Tears and Laughs at the Knight Fellows Orientation

Jun 142010
  • "The Fellas" outside the white Houe taking snaps for the blogs.

  • "Hena Cuevas and Justin Arenstein talk to Amr El-Kahky's Blog"

  • Hena and Edem Djiokoto "framing".

Kathie Klarreich shed tears during a session on Journalistic Ethics during the Knight Fellowship orientation in the American capital Washington.

She remembered how some video journalists handled the victims of Haiti’s Earthquake transmitting their suffering live on TV while they could’ve helped evacuating those under debris.

I asked Kathie who’s heading to Haiti later this year to help revive the country’s devastated media why she cried: "Life and Humanity always come first" she said:

But the orientation was not all about tears. Kathie also laughed with the other five Knight Fellows recruited by the International Center for Journalists (ICFJ).

They’ll head out to different parts of the world in a quest to improve journalism in Africa, Middle East, South America, the Caribbean and Asia.

The orientation which conluded on Monday 14th of June brought together able journalists who’ve got great experience in print and video as well as in media management.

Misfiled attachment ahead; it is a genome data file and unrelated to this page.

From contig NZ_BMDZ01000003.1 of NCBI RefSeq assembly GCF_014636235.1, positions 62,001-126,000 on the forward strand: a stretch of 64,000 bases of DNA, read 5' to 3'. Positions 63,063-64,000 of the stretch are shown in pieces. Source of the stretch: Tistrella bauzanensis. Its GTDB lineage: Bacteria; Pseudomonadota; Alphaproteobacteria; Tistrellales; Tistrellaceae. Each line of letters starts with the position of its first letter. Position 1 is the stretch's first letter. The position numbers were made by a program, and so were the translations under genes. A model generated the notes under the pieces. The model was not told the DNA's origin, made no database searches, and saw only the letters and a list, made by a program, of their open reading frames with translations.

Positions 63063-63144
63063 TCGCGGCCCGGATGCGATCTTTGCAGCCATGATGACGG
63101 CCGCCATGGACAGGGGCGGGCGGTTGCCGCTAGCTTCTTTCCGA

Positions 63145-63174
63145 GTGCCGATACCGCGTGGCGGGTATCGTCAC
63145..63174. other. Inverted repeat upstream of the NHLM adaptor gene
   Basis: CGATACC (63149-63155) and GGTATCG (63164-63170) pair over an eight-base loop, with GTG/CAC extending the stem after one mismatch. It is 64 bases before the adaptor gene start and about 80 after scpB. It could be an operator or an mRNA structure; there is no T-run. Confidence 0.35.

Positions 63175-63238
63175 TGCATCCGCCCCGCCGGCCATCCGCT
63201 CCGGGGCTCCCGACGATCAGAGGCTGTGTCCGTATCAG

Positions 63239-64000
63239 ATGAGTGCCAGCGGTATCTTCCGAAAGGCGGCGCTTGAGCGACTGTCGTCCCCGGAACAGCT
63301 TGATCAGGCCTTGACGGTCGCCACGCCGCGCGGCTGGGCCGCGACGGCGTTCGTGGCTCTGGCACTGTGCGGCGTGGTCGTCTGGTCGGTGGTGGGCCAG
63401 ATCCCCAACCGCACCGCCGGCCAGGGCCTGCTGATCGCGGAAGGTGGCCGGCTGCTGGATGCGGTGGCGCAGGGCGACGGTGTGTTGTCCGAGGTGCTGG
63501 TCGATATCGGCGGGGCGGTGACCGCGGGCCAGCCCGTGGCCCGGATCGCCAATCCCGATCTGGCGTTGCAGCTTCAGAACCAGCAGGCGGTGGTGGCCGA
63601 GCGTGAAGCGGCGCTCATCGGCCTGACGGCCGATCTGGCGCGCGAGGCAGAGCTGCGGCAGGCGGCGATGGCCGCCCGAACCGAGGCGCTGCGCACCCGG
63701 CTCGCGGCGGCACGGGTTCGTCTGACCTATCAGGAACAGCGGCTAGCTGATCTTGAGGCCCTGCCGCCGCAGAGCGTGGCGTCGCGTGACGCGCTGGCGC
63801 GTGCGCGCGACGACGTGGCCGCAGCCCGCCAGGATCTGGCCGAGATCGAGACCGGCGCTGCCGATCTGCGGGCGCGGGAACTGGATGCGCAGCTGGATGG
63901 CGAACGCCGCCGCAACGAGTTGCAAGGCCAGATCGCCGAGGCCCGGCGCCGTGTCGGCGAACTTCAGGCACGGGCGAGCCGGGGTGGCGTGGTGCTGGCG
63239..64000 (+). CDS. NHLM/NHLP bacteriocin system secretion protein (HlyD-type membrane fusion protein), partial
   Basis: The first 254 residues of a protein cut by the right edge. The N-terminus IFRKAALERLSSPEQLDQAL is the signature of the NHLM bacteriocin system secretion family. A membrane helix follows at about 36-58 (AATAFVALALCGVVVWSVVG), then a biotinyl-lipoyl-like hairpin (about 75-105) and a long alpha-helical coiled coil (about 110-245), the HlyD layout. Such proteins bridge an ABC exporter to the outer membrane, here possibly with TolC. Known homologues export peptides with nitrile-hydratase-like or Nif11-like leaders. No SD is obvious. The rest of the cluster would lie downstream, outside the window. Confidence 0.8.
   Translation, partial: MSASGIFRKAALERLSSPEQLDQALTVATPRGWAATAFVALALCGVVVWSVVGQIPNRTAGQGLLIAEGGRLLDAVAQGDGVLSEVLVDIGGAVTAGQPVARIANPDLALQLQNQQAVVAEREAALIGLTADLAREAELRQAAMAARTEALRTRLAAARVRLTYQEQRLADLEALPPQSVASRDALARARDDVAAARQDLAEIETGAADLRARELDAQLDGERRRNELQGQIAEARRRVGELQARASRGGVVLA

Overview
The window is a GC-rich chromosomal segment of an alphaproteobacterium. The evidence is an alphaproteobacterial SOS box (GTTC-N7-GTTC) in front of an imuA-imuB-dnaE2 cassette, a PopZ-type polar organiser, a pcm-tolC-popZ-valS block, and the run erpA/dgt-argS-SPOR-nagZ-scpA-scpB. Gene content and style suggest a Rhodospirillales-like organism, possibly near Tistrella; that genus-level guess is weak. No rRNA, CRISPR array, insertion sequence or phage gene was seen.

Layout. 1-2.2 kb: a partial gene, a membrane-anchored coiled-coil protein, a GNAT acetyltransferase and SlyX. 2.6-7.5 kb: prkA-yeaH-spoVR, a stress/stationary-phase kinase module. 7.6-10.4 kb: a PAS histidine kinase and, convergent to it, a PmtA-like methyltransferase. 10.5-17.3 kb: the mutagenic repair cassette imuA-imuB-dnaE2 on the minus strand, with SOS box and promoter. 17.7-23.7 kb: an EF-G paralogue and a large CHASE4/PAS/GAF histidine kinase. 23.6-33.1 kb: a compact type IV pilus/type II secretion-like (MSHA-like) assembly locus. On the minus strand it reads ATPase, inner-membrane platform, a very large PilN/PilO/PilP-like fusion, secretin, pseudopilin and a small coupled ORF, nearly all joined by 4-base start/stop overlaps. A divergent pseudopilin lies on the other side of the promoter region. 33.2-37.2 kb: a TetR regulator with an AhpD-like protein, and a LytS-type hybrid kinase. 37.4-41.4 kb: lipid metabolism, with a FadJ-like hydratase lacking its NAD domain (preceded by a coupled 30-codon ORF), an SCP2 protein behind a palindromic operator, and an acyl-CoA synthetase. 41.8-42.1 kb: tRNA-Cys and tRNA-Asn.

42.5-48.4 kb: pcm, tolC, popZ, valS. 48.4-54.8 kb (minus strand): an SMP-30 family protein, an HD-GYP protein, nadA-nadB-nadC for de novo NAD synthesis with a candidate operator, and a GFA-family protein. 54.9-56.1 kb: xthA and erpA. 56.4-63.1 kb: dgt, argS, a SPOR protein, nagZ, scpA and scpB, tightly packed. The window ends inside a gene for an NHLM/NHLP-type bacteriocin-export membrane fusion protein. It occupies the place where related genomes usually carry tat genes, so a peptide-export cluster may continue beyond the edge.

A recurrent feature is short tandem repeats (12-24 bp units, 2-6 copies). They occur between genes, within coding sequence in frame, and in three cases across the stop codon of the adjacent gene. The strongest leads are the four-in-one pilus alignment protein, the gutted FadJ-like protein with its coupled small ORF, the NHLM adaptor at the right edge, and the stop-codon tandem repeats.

Blogging was part of a whole day dedicated to new digital media, something that every fellow would wish to pass on to journalists who are not exposed to a lot of training.

Hena Cuevas is a Knight Fellow heading to Peru to introduce the basics of what can be professional TV coverage of elections.

She shared her thoughts with me on this orientation:

The fellows have benefited a lot from Justin Arenstein, a veteran South African Journalist who launched Africa’s first investigative reporting wire service who’s always been immersed in new technologies.

I will head to the Middle East to launch five investigative journalism units in five media organizations in Egypt, Jordan and the Palestinian Territories.

The Investigative genre is relatively new to modern journalism in the Arab world; a challenge that I will happily take in the next twelve months.